Having said that , Siachen , itself is a subject matter that have multiple angles.

Most of India’s military policies are reactive in nature and built as defense mechanisms.Siachen is no exception.Once Pakistan started it’s Siachen adventurism , India in order to secure Kashmir launched Operation Meghdoot in 1984 . It was a reaction too.India would not have sent troops if the  conflict had not been escalated in the first place.

Now that India , controls and has significant advantage in Siachen , hence it must not be given away just because of  editors of certain newspapers thinks its good thing to do.Of course, India wants to do good things and is neither assertive about its capabilities nor flexes its military muscle beyond requirement or without reason. But we do not live in a ideal world , and just becasue we are good that does mean other will be good to us.

If we let go off our strategic strengths , it will be the greatest provocation for war.Weakness is the greatest provocation for violence.And demilitarizing Siachen would be a significant strategic weakening.

Often , the policy makers of India contemplate two front war – that is,  if we are engaged in a war with Pakistan in west, there are chances that we may have to fight a war with China  – leading two front war and most of our military policies are designed to deal with two front war.Two front war may be hypothetical at this point ,but the danger of it looms large over Indian policy makers.In this context , Siachen would be a real advantage as a operation base giving India the high ground not only to monitor the Karakoram highway but also the much hyped China -Pakistan Economic corridor.In case of a war , the communication channel can be disrupted and Siachen can act as the choke point.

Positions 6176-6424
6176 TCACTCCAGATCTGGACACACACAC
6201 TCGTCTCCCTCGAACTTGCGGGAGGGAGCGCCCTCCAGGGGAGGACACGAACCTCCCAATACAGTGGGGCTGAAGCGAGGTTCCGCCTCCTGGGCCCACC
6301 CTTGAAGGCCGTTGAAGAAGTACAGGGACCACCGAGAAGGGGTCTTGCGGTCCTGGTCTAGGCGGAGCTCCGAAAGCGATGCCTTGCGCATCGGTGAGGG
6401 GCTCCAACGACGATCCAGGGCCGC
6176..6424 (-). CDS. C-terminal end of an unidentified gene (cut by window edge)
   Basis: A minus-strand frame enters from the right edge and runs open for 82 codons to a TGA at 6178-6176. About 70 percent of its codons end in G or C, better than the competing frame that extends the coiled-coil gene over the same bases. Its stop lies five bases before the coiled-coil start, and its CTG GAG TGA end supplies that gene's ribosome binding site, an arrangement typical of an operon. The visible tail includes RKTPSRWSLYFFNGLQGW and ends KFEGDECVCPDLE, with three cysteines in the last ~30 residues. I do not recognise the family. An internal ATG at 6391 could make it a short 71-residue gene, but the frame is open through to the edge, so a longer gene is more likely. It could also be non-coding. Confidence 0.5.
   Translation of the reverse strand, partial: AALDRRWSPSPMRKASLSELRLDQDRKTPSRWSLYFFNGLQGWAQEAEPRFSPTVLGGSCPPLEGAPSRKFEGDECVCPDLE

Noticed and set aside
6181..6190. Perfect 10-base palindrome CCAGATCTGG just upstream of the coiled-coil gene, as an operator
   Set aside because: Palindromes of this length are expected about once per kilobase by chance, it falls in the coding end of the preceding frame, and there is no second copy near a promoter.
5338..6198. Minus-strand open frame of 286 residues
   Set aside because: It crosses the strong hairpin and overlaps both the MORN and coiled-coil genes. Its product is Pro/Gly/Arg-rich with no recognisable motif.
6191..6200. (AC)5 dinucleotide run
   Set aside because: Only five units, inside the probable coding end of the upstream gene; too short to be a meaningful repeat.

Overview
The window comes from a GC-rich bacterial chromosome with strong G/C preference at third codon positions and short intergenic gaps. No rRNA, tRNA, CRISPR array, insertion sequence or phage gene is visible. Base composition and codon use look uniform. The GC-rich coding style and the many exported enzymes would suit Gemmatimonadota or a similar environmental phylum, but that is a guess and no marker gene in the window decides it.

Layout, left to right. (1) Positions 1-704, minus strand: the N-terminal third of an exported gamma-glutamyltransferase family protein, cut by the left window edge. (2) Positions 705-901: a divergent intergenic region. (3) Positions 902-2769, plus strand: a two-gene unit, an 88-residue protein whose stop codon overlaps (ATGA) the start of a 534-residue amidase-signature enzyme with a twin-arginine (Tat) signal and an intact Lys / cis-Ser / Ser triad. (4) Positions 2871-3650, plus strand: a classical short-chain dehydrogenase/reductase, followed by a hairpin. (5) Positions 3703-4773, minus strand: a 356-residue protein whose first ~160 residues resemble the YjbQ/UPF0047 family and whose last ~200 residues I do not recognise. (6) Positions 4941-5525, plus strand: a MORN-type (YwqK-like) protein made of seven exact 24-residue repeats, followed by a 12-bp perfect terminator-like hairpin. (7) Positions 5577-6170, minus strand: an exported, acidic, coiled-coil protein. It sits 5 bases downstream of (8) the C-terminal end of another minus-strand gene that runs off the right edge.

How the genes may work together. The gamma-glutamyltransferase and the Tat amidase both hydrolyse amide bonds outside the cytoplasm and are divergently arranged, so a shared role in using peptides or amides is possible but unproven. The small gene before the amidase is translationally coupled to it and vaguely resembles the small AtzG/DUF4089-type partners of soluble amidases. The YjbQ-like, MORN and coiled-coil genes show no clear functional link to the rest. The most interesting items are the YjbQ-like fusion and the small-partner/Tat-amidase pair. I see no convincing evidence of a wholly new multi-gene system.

The other aspect of Siachen and the main reason for promoting idea of demilitarization is due to the following reasons :-

1)It is a difficult terrain and military personnel undergo significant stress to guard it

2)The region is the highest battlefield in the world and the dangers of climatic accidents and health injuries such as – frost bite, snow blindness, depression etc are real , leading to casualties.

The above two are the main reasons that support the cause demilitarization.But , as we learned from history , if after demilitarization leads to military escapades that ultimately result in a war then there will be a greater number of loss of life.From causality stand point, it is better to avoid war than to demilitarize and then fight a war.The health hazards can be easily avoided by inclusion of certain standards, protocols ,military gears and building few strong and safe bases in Siachen itself. How to survive and  avoid casualty at this high ground with sub zero temperature is purely a problem of science and technology , thus proper inclusion and adaptation of the technological solution can minimize the damage to a great extent.

Moreover ,as is apparent, the concept of demilitarization entails two major essentials. One, it presupposes that both sides have their military presence in the said area/zone. Two and more frighteningly, it implies that both sides agree to settle their mutual claims at a later date through non-military means. In other words, it declares the area to be a disputed territory.